Yet again, the localization team delivers on writing and voice acting. Not only is the original Japanese voice acting present but the English work captures the humor and oddball nature of the dialogue. Having most of the scenes be fully voiced makes the long lines of text more manageable. As with many JRPGs, though, some repetition is going to happen. Repeatedly fighting and attacking enemies will cue the same lines over and over again especially as a result of grinding. It’s also less tolerable to hear the same one liners delivered when the player character jumps on the map (which is even more a nuisance when an optional challenge rewards stat bonuses for jumping thousands of times). Special recognition should be given to the music in the game which is done by famous composer Nobuo Uematsu. Uematsu’s impressive resume serves the game well filling Gamindustri with an enjoyable soundtrack.
Over the course of three games, the developers have managed to streamline combat and just about everything else so it is much easier to grasp. The original Neptunia game tried throwing too many things at the player at once and it felt like most of the systems weren’t even required to beat the game. Anyone familiar with Compile Heart’s Mugen Souls knows that the developer is capable of some extremely complex battle systems. Aside from a few supplementary mechanics, combat is much easier to grasp. Each party member can move around the target area to effectively line up attacks on one or more enemies; a press of one of the face buttons will deliver either a quick series of strikes, a hit that is used to lower an enemy’s guard or one meant to shave off health. Certain enemies are receptive to each attack and juggling combos in the right sequence can cause massive damage. Spells can be used for offense and defense and the EXE drive transforms the characters into their overpowered selves. Something called Lily Ranks -based on how often characters battle with each other – provide bonuses like increased experience gain or more health. It’s a fun system that adds variety and strategy into how team members are paired up.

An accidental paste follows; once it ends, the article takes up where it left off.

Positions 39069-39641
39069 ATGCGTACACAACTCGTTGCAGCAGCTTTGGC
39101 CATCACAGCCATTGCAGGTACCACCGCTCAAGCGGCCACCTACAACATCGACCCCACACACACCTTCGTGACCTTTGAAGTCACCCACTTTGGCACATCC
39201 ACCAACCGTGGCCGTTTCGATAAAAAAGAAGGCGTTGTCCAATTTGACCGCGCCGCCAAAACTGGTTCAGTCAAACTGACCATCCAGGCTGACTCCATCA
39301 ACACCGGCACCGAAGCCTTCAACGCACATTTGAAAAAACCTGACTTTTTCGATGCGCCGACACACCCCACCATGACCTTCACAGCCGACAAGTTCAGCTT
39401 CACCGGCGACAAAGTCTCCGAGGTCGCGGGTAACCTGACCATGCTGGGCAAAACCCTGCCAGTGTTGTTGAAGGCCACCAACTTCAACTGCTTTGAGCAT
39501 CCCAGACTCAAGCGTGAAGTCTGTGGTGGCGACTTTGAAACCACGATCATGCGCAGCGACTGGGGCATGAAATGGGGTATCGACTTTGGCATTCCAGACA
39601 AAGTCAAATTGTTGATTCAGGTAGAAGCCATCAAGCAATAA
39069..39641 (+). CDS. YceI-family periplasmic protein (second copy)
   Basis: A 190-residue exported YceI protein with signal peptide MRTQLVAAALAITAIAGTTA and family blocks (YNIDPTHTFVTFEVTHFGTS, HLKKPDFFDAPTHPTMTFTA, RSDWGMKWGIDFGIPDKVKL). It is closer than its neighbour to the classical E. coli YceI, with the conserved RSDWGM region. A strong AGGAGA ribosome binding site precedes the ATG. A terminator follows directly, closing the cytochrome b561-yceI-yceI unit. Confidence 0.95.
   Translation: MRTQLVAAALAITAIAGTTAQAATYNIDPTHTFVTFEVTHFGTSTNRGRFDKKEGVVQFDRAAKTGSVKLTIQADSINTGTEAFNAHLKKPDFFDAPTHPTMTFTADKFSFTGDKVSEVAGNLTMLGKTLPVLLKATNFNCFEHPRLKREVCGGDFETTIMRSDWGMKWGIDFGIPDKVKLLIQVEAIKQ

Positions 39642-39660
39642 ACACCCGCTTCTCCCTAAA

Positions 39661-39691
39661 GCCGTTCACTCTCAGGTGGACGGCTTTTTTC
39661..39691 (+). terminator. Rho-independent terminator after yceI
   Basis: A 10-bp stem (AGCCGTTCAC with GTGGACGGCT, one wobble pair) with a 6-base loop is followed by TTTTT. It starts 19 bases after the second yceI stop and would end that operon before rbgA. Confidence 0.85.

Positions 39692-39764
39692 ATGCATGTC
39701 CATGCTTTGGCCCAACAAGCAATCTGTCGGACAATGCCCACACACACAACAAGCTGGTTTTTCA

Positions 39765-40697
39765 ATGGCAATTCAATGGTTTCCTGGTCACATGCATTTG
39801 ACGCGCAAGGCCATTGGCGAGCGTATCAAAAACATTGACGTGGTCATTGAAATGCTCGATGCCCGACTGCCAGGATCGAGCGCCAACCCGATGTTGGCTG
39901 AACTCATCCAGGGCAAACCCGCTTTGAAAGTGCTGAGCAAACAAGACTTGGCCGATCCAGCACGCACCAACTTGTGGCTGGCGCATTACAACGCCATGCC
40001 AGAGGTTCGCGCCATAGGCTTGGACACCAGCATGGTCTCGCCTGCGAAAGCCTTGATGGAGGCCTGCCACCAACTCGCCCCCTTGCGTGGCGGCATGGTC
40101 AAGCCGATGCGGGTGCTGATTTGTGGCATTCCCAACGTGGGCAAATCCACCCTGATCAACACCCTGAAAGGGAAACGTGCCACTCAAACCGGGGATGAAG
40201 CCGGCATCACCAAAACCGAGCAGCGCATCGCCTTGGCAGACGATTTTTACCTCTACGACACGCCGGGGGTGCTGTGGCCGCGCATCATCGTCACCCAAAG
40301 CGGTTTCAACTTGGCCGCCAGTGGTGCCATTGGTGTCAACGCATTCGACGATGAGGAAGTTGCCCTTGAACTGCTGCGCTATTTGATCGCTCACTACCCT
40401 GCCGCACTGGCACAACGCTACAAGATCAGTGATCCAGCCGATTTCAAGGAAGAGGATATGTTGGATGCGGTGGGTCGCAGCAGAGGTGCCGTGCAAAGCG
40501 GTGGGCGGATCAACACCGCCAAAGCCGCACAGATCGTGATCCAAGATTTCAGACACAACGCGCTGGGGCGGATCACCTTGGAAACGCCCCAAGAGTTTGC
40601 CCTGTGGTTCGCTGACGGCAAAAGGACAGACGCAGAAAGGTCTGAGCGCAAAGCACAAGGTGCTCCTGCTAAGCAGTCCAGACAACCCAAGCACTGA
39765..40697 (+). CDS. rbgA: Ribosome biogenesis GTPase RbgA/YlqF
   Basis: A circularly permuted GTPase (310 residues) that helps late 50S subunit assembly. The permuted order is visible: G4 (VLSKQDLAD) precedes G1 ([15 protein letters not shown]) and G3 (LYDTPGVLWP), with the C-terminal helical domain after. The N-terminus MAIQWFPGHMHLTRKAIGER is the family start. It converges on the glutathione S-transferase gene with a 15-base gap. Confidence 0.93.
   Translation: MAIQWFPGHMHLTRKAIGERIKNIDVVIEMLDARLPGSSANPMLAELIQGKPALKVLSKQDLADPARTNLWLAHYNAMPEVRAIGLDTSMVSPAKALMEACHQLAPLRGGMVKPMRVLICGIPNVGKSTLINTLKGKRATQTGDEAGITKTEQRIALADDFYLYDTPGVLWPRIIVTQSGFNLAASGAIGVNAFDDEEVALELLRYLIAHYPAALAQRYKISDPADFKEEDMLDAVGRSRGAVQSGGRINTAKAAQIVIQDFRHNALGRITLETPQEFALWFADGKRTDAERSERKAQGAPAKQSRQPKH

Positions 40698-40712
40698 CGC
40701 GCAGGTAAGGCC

Victory also uses a quest system for story progression and side missions but it is very lackluster. Quests often boil down to going to a specified area to kill the specified amount of enemies or collecting the specified amount of items (which are normally obtained through killing enemies). That’s really it. Completing quests rewards the players with money and items that can be used in crafting but other than that, it feels very hollow. An odd but appreciated choice made is that towns and NPCs are all found on one screen and can be accessed almost like a menu. The “towns” are where shops, quest guilds and more are found; they are also filled with some of Victory’s more obvious game homages. Look out for the not so subtle Solid Snake, Mario Brothers, Famitsu, King of all Cosmos and more.
Aside from the quest system, combat is extremely satisfying. Leveling up a character through silly challenges (like the aforementioned jumping one) is time consuming but worth it. Sometimes players might hit a difficulty spike but experimentation always gives way to victory. And nothing beats pulling off flashy combos that deal thousands of points of damage.
Without a doubt, Hyperdimension Neptunia Victory is a game with a certain audience in mind. Fans of NIS America‘s localization, die-hard JRPG fanatics and those with an undying love for anything Japanese have more than likely already purchased the past two games and will relish the chance at another go. While people unfamiliar with the quirks of similar titles might be turned off at what Victory has to offer and instead flock to the big-budget and familiar stuff, they will miss out on a fun game. Hyperdimension Neptunia Victory isn’t without it’s flaws but it is a game full of character with a funny take on the industry and a unique voice unlike any other experience.